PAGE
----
While ADD has disadvantages in a relationship, it also has many advantages that people don’t always attribute to ADD.  To give you some examples – one ADD friend of mine took his fiancé aside 20 years ago and said “I’m pretty impulsive…I can’t guarantee that I won’t have an affair while we are married.  I don’t think I will, but I can’t guarantee it.  Are you still interested in marrying me?”  Who, but an impulsive ADD person would have started that conversation?!  (They’ve been married happily, with a wildly loving family life for 20 years…and no affairs.)

In my own case, my husband’s ability to “live in the moment” and let things be is a wonderful complement to my own desire to “shape” my life around me.  I have learned a great deal from him over the years about “live and let live” and my life has been greatly improved over what I envision it would have been if I had not been under his gentle tutelage.  His compassion for others is another aspect of his ADD personality which I value tremendously.  We both have faults, but our strengths make us greater as a couple than the sum of our parts.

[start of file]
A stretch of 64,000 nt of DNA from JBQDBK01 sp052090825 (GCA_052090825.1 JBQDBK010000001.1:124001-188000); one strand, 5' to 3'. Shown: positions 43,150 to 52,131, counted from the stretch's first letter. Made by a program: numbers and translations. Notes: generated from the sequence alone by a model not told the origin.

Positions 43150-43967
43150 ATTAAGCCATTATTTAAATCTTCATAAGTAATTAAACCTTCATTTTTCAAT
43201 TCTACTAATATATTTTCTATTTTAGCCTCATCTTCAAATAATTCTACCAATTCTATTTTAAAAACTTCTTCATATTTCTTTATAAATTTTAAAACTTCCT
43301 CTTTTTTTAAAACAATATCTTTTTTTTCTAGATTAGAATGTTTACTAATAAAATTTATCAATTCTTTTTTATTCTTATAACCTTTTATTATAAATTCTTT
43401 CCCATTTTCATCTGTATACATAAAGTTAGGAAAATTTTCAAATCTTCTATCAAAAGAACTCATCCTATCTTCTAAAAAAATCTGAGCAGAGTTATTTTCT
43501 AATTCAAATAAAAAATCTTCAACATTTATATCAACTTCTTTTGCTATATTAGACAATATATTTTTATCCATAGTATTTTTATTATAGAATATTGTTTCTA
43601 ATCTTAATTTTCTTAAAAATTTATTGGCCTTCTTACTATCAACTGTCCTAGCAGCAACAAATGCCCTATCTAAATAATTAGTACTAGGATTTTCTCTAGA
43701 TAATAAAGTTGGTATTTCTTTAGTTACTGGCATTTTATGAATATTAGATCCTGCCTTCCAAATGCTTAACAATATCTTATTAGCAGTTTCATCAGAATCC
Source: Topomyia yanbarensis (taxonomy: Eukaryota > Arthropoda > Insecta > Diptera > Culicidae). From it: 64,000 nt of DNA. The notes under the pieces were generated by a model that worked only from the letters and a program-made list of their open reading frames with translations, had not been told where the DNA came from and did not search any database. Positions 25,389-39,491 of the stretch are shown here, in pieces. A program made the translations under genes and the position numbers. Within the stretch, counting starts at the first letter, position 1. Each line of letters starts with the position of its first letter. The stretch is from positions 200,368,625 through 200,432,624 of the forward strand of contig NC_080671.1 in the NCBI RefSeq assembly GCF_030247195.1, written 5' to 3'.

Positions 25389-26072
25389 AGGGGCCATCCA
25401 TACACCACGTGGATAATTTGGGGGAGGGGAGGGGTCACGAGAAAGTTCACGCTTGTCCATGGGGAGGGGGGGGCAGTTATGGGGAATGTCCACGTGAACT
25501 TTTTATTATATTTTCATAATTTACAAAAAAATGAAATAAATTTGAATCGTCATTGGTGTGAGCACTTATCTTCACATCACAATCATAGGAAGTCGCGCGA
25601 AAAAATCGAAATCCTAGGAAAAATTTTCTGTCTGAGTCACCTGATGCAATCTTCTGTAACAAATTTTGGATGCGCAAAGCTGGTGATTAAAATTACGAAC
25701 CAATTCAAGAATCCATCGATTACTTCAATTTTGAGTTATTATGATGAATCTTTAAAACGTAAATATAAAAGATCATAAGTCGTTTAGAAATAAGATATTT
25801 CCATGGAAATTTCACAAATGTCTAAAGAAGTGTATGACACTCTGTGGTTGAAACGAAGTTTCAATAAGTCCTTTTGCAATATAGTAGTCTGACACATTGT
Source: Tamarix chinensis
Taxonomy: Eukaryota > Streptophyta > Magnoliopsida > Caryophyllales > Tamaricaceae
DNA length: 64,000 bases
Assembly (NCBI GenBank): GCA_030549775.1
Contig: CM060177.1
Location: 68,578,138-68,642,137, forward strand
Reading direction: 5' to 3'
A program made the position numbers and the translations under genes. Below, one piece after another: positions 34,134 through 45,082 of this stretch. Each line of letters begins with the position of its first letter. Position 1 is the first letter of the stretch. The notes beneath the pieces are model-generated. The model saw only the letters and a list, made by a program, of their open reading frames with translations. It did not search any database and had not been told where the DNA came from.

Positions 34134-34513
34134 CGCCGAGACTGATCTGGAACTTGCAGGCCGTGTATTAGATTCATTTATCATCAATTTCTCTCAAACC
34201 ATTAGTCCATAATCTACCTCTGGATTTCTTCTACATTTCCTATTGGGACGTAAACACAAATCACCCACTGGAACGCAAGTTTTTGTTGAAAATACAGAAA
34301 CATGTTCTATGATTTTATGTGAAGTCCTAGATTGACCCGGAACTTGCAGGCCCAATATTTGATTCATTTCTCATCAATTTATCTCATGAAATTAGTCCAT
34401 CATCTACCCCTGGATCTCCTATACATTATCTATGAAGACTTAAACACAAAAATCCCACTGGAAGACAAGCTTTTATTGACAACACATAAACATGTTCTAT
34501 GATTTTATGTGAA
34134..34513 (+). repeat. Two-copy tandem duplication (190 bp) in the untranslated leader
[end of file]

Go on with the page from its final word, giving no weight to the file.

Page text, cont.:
I know numerous other very successful couples with an ADD husband and a non-ADD wife.  In each case she organizes most things and provides the driving force and momentum to the relationship and he contributes much more subtle things – a warmth with the kids, lots of surprises which keep things varied, intensity, breadth of interests and passions.  No marriage is easy, but these marriages are, well, interesting in the most positive way.

Importantly, these marriages all share one thing.  ADD is not the defining element of the relationship.  As you think about whether to marry a person with ADD, think hard about where ADD fits in.  If your partner takes responsibility for his ADD and if you have a strong foundation together, then ADD will likely stay in the healthy position of being just one more aspect of many things that make you a successful couple.  If ADD is already at the forefront of how you interact, then be cautious.